Various symbols have been devised to express the trinite and invisible God, such as a triangle within a circle, the "Trinity shield," and the Tetragrammaton in a triangle. In Eastern churches after the Council of 1156 the Hetoimasia or "Prepared Throne" symbol was installed in proximity to the altar. This symbol had a throne to represent the Father, a dove for the Holy Spirit, and for the Son a book and a selection of instruments used in his Passion – the spear, the nails, the sponge, etc. The original purpose of this symbol was to emphasize the teaching that Christ's redemption of mankind through the Cross was predestined from all time. The Council proposed placing it near altars in order to emphasize a second doctrine that it affirmed: that in the Eucharistic liturgy, Christ's sacrifice is offered to the entire Trinity, not just to the Father and Holy Spirit as some had suggested.8

Prepared in 2015 by Richard Stracke, Emeritus Professor of English, Augusta University. Revised 2016-09-17, 2017-02-01, 2018-09-19.


The Trinity in a 6th-century Hospitality of Abraham mosaic: Detail from the north wall of the chancel at the Basilica of San Vitale, Ravenna

The Throne of Mercy – See description page

The Trinity as Three Identical Men – See description page

Trinity with the Son "seated at the right hand of the Father" – See description page



  • In Eastern churches Trinity Sunday is the Sunday of Pentecost.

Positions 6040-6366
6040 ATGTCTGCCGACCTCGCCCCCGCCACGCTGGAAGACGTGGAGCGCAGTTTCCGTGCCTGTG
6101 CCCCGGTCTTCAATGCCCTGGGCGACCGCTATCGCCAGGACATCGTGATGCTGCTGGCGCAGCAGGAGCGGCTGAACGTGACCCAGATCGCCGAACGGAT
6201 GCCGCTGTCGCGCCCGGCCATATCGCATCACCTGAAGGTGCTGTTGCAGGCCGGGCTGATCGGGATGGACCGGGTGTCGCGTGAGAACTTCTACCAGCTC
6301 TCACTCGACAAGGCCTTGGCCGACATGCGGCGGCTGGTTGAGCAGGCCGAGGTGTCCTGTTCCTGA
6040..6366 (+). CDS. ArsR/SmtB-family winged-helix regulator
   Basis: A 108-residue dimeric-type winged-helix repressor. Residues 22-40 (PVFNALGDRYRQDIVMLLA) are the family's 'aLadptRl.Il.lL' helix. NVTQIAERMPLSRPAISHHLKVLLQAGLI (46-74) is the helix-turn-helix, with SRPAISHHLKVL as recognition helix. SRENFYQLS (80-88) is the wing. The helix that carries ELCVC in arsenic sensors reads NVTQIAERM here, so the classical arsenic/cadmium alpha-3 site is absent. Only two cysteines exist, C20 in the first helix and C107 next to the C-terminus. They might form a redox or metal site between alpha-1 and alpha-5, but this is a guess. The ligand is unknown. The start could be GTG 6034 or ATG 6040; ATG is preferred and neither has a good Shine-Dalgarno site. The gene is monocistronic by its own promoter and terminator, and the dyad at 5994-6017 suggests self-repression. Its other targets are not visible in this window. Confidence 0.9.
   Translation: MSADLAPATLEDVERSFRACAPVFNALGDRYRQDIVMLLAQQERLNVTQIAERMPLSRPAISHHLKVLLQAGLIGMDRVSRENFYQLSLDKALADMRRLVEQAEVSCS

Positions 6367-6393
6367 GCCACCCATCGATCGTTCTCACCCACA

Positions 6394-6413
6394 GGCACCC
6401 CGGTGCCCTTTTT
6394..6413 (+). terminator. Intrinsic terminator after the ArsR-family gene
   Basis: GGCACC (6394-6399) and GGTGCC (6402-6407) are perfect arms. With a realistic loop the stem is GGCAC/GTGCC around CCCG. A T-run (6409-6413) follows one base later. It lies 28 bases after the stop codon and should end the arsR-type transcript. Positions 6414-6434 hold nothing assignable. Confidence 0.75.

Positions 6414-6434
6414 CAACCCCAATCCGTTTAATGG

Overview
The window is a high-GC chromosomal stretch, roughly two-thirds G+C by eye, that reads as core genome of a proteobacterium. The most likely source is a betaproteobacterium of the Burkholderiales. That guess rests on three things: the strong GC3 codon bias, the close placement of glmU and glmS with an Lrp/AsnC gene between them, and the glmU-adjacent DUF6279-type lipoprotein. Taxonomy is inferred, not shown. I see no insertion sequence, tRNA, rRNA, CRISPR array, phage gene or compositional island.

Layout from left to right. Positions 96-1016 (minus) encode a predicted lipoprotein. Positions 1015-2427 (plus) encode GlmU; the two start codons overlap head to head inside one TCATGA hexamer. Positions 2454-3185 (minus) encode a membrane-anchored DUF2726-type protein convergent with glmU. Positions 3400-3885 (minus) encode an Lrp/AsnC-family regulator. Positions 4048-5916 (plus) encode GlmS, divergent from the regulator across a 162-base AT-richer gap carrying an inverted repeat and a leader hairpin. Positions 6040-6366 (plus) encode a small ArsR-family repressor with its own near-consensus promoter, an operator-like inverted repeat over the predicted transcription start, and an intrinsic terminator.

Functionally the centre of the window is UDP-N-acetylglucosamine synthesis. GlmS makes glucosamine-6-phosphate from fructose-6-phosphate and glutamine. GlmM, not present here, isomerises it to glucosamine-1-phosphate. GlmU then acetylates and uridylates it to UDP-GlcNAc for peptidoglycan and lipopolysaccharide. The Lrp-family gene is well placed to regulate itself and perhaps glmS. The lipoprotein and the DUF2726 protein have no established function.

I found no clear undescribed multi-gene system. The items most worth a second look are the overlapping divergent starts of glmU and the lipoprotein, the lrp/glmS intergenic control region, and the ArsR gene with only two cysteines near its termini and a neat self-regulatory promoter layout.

1 Catholic Encyclopedia, s.v. "Trinity."

2 Exodus 20:4-5, "Thou shalt not make to thyself a graven thing, nor the likeness of any thing that is in heaven above, or in the earth beneath, nor of those things that are in the waters under the earth. Thou shalt not adore them, nor serve them." Isaiah 40:18, "To whom then have you likened God? or what image will you make for him?" Acts 17:29, "We must not suppose the divinity to be like unto gold, or silver, or stone, the graving of art, and device of man."

3 See the "Definitions" of the Second Council of Nicea.

4 See for example Augustine, On the Trinity, II, 10-11; the Glossa Ordinaria on Genesis 18 (Migne 113, 126); Molanus, 35.

5 See the bull Sollicitudine Nostrae and Panofsky, "Once More," 433 n. 66.

6 Molanus, 37. Panofsky, ibid.

7 In Christian thought the notion of the Son sitting in Heaven at the right hand of the Father starts with Psalm 109:1, "The Lord said to my Lord: Sit thou at my right hand: Until I make thy enemies thy footstool." In the Gospels Jesus refers this verse to himself (Mt 22:44, Mk 12:6, Lk 20:42), as does Hebrews 1:13. At the end of Mark's Gospel (16:19), "the Lord Jesus, after he had spoken to them, was taken up into Heaven, and sitteth on the right hand of God" as Jesus had prophesied by during his trial (Matthew 26:64, Mark 14:62, Luke 22:69). After the Ascension, St. Stephen's great speech to the Jews concludes with "Behold, I see the heavens opened, and the Son of man standing on the right hand of God" (Acts 7:55). This way of imagining the Son is also adopted by St. Paul in Romans 8:34, Ephesians 1:20, Colossians 3:1 – and by 1 Peter 3:22 and Hebrews 1:3, 8:1, 10:12. The Nicene Creed also asserts that Christ "ascended into Heaven, sits at the right hand of the Father, and shall come again in glory" (Catholic Encyclopedia, s.v. "Nicene Creed").

8 Milliner, 88.